I don't know that I've ever really described in detail what it is that I do for my job (the one that pays most of the bills). I'm a dialysis social worker. I work for a for profit dialysis company (most dialysis centers are run by corporations). The Centers for Medicare and Medicaid Services mandates that dialysis companies provide social workers for their patients, which is probably the only reason we are here since companies largely view social workers as not cost effective. That's a tangent, though, and hopefully a paradigm that is slowly shifting.
So I get to my center at around 7 a.m. I work a 4 10 hour days, which works well for me right now. My desk is a bit messy, but there is a sense of piles in the mess and I generally know what's going on around it.
I don't often have a to-do list, I just attack piles. There is a pile of care plans for me to note in. There is a pile of assessments to do. There is another pile of completed assessments to enter into the computer.
This morning I took a tour of the floor to speak to patients. I inquired about someone's insurance and stressed the need for her to bring me paperwork. I listened to a man vent his frustration toward his caregiving team (from another agency). I had someone else sign releases so that I can help her get dietary supplements that Medicaid won't pay for.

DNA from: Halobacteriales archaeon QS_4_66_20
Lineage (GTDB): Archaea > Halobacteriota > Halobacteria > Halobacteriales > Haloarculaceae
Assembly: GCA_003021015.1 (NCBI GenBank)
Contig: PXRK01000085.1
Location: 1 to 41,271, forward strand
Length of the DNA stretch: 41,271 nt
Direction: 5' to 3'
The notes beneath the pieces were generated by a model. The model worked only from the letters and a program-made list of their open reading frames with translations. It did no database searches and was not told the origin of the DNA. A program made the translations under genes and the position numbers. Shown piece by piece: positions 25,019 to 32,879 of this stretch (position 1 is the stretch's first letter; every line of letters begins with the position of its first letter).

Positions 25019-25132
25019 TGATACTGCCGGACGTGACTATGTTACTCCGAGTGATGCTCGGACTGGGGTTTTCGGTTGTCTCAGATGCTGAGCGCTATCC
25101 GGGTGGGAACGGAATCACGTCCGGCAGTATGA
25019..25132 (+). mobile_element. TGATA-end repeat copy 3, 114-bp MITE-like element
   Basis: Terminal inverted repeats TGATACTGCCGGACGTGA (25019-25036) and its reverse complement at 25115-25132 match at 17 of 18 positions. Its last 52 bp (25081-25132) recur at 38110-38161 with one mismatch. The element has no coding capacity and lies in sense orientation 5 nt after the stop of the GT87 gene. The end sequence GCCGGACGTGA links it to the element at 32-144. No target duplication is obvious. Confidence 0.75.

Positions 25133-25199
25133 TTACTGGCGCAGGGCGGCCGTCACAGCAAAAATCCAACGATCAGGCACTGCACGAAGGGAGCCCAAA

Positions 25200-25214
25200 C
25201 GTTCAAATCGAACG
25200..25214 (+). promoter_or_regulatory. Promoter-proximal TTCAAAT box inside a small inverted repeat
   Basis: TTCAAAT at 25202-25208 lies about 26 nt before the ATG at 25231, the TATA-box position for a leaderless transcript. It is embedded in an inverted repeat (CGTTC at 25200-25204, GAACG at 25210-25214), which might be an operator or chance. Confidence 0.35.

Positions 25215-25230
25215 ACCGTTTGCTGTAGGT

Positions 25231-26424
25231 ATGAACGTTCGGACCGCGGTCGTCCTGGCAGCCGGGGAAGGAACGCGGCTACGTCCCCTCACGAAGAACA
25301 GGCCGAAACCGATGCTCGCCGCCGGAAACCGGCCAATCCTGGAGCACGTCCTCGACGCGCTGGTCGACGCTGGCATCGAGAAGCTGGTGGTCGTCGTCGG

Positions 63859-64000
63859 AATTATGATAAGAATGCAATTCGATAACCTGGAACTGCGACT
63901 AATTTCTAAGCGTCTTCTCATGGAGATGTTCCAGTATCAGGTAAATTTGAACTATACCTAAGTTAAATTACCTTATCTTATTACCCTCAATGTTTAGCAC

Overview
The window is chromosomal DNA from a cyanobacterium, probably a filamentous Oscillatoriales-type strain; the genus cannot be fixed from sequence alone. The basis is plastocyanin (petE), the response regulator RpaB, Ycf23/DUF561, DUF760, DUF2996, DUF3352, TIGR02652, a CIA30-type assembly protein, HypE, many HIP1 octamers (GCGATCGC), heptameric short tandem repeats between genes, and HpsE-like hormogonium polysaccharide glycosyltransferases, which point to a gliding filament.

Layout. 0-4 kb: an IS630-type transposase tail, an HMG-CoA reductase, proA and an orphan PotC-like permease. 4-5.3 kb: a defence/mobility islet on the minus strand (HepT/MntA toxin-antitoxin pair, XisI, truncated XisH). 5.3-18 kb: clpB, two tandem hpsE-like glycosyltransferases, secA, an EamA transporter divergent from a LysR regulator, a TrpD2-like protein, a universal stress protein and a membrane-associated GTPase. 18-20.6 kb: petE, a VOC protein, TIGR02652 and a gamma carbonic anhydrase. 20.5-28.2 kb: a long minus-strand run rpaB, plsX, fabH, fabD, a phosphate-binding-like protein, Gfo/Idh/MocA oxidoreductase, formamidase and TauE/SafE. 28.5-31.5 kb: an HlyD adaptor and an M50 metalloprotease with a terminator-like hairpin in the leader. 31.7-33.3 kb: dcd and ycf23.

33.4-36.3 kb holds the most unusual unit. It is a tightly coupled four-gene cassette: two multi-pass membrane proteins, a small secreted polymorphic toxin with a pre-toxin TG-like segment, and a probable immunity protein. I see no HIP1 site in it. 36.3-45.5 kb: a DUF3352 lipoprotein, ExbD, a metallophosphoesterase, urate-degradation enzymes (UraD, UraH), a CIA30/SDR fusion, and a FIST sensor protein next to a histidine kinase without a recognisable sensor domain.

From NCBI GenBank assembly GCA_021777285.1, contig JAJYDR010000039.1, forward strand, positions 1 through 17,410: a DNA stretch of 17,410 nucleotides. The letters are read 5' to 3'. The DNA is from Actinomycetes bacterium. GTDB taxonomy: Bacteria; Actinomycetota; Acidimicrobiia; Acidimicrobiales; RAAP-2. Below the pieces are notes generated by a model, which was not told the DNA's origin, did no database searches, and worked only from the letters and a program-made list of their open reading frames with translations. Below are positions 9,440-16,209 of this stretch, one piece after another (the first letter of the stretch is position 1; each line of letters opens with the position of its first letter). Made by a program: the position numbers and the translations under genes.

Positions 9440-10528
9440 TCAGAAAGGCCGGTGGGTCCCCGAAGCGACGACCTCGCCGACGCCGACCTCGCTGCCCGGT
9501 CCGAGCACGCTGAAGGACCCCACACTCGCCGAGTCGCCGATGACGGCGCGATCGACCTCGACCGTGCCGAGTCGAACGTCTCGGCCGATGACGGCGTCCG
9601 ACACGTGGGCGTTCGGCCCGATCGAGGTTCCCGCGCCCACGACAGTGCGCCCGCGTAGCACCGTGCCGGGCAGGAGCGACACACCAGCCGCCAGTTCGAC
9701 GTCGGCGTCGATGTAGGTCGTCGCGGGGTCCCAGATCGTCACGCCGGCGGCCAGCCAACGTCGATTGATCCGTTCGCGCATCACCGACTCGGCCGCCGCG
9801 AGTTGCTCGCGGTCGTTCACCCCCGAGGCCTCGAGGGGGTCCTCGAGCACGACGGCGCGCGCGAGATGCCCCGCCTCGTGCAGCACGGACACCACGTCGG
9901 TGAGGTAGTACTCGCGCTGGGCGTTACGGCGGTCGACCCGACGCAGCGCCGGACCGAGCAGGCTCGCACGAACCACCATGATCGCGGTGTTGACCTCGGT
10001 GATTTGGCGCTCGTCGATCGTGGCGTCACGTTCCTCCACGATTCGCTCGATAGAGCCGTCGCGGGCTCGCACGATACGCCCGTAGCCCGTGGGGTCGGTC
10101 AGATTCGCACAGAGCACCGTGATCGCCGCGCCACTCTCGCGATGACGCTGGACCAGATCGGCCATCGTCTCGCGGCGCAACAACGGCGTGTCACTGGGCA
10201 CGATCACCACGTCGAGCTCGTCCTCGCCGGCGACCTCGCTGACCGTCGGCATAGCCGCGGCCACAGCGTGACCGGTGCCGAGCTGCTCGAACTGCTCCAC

I returned to my office and returned a call about a patient's travel plans. And I went to try to explain the ins and outs of Medicare to another patient. I now have forms for the doctor to sign, notes of my meetings with patients, and still the piles are there.
I haven't opened my e-mail yet. Another part of my job is as Regional Point Social Worker. In that job, I help with coordinating the training of new social workers (and participating in training and follow-up). I help to plan meetings and work with my fellow regional points and divisional lead social worker to educate and advocate to our management team for all the social workers in our division.
At least once a week (often 2 or 3), I participate in in-center clinics for our home patients or care planning meetings for our in-center patients. There are also conference calls for insurance updates or inservices.
The range of my job goes from simple clerical tasks of photocopying or filling out forms to the work that I am actually licensed to do: providing short term counseling to clients to help with mood and adjustment, or to manage crises. My least favorite task involves calling MediCal (our state medicaid)...this almost always means a wait of up to 15-20 minutes until I can talk to someone.
I carry a caseload of patients of about 120...and if you are wondering if that is large, the answer is complicated. It is a heavy caseload compared to other types of social work jobs, and it is actually a fairly normal caseload for dialysis. Sometimes, I feel like I'm being asked to save the world. Sometimes, I wonder if I am a travel agent.
I had a former supervisor (who was also a nun) who's favorite saying was "never a dull moment." This feels particularly true here. There is always something that can be done. I don't always feel particularly drawn to my work, and I can sometimes feel very overwhelmed by it...but it is true that there is nothing dull about it.